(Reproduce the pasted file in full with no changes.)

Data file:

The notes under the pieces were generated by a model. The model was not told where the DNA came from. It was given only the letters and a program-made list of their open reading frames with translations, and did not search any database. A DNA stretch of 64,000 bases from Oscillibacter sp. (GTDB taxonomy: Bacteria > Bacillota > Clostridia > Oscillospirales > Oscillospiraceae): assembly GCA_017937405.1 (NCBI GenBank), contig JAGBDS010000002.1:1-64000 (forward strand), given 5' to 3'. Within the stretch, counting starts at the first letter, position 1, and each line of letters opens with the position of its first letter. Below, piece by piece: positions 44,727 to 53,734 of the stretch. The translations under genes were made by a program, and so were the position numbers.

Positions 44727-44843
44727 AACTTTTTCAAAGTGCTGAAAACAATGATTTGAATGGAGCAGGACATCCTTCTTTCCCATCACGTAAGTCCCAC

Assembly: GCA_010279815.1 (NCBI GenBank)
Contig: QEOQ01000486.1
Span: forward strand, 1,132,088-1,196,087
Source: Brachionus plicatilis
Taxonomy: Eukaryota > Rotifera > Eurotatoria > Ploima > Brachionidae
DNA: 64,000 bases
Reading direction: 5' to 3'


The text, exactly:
The notes under the pieces were generated by a model. The model was not told where the DNA came from. It was given only the letters and a program-made list of their open reading frames with translations, and did not search any database. A DNA stretch of 64,000 bases from Oscillibacter sp. (GTDB taxonomy: Bacteria > Bacillota > Clostridia > Oscillospirales > Oscillospiraceae): assembly GCA_017937405.1 (NCBI GenBank), contig JAGBDS010000002.1:1-64000 (forward strand), given 5' to 3'. Within the stretch, counting starts at the first letter, position 1, and each line of letters opens with the position of its first letter. Below, piece by piece: positions 44,727 to 53,734 of the stretch. The translations under genes were made by a program, and so were the position numbers.

Positions 44727-44843
44727 AACTTTTTCAAAGTGCTGAAAACAATGATTTGAATGGAGCAGGACATCCTTCTTTCCCATCACGTAAGTCCCAC

Assembly: GCA_010279815.1 (NCBI GenBank)
Contig: QEOQ01000486.1
Span: forward strand, 1,132,088-1,196,087
Source: Brachionus plicatilis
Taxonomy: Eukaryota > Rotifera > Eurotatoria > Ploima > Brachionidae
DNA: 64,000 bases
Reading direction: 5' to 3'